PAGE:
If you have a query, Email it to us HERE.

You can also chat with the counsellor by clicking on Teentalk Expert Chat.

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How youth can find satisfaction in life

If you want to be satisfied, happy, content, and experience inner peace, it’s critical that you learn how to find your passion and life purpose.

How much satisfied are you with your life right now? How can you improve your life satisfaction? These questions often come to your mind, isn’t it? We generally think of happiness as either a matter of luck or circumstance. Some people are born with happy brains and others are blessed with relatively problem-free lives and loving families. Life satisfaction by nature is a subjective measure. By identifying, acknowledging, and honoring this purpose are perhaps most important action successful people take. Such people take the time to understand what they’re here to do – and then pursue that with passion and enthusiasm.

You can also gain more satisfaction in life by:

Healthy living: Living a healthy lifestyle includes exercise, a proper diet, and avoidance of harmful exposures (as smoking) do more than improve your physical well-being. Living healthy will also affect greatly on your mental well-being.

Get educated: Meaning in life is derived through learning and understanding. Your education doesn’t have to stop once you get a job. Enroll in some distance education courses, take a certificate course from online learning portals, or learn on your own by reading.

Social support: While the source of social support for youth can differ—from friends to family, partners, coworkers, community groups, or health-care professionals—it’s typically the more close relationship, formed between partners or close friends, that have the greatest influence on improving life satisfaction.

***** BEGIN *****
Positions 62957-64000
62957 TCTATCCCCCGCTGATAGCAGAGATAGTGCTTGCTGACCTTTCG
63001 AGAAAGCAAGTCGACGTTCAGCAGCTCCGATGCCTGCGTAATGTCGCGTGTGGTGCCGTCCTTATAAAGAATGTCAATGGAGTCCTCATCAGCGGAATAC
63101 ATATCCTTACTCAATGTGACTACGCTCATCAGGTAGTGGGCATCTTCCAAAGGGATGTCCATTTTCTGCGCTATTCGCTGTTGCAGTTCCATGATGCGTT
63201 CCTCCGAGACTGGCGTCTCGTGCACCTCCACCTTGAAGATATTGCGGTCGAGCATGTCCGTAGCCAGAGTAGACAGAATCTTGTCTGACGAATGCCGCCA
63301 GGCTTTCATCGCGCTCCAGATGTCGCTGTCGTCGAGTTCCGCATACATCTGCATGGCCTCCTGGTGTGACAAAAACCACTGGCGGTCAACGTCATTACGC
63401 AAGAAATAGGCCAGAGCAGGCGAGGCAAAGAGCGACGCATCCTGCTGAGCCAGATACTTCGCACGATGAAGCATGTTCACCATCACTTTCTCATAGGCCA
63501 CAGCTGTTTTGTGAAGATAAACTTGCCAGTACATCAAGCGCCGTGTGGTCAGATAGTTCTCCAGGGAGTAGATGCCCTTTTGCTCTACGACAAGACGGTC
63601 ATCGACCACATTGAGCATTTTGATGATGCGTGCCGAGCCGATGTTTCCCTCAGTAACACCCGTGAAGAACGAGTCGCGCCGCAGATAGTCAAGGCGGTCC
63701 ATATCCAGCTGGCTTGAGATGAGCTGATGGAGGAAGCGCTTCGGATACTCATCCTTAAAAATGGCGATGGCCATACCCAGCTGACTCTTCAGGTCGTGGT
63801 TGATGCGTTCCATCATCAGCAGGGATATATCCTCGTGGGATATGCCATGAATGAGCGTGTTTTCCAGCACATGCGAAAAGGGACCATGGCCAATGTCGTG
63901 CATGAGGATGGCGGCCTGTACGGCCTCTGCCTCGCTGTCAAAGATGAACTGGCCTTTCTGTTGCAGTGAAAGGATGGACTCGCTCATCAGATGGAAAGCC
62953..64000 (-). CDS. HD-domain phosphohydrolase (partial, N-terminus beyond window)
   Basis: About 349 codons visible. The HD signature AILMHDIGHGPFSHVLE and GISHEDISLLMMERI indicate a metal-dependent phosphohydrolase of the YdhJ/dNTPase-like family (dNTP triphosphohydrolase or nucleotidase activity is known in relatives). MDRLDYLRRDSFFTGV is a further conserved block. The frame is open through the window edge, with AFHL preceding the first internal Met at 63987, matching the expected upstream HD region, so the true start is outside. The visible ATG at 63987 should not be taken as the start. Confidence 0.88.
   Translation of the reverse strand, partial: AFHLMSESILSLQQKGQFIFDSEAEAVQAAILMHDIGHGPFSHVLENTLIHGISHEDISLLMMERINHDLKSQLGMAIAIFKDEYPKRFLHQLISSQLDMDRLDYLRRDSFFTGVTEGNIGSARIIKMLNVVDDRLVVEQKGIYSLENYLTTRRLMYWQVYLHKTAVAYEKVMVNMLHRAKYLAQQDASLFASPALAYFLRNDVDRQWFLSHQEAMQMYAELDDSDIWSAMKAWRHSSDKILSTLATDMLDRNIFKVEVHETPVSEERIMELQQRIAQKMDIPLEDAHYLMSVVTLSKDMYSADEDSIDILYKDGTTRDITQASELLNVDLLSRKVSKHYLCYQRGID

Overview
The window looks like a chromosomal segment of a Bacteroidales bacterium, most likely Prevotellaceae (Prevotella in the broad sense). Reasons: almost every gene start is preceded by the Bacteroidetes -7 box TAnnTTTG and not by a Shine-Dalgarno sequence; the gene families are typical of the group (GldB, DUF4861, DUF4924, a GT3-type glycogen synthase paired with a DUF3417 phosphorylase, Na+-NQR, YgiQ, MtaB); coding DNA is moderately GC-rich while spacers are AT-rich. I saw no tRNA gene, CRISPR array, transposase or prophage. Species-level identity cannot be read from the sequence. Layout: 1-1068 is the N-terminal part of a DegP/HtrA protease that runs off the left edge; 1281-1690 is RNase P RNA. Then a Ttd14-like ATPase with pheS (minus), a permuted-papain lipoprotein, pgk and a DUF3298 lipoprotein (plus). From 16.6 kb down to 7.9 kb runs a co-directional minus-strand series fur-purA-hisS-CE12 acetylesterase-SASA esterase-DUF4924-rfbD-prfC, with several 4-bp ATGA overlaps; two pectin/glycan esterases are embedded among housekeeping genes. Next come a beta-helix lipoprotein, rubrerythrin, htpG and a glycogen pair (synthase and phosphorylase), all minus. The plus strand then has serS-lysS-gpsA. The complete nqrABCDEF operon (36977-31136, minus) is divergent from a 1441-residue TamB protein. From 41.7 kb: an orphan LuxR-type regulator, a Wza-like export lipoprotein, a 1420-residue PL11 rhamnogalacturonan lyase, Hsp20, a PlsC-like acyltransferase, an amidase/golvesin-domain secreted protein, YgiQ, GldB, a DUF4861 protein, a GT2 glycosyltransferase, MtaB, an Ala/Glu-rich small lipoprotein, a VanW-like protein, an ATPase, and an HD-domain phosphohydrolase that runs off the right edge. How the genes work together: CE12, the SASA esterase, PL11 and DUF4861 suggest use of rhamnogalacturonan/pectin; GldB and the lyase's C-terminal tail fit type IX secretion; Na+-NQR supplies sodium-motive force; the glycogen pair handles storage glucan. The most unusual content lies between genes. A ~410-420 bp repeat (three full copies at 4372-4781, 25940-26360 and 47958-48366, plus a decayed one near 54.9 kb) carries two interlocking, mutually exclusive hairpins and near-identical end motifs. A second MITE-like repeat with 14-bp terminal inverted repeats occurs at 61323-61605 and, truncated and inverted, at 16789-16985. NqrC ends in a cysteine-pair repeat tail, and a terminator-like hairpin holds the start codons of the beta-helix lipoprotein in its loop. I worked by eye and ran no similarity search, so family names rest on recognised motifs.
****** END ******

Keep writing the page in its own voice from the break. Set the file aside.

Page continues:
Develop a hobby: It is what you make of it. The result will probably provide you feeling pretty satisfied. If you’re struggling to find a hobby, explore your net wide. In other words, experiment in as many different hobbies as you can until you find one that sticks.

Stay positive: Think positive, and the results will follow if you want to feel satisfied in life. Live in the now or present, be appreciative of what you have and stop comparing yourself to others. Focus on what you like about yourself or what you’re good at, and build on that.

Life satisfaction is the mental, total evaluation of life as a whole and one of the most well-established indicators of happiness, well-being, and positive working. We can all take charge of our own minds. But at least you should know that if you're not as happy as you'd like to be, no matter your circumstances, there are steps you can take to remodel your brain for increased well-being.

If you have a story to share, Email it to us HERE.

If you have a query, Email it to us HERE.

You can also chat with the counsellor by clicking on Teentalk Expert Chat.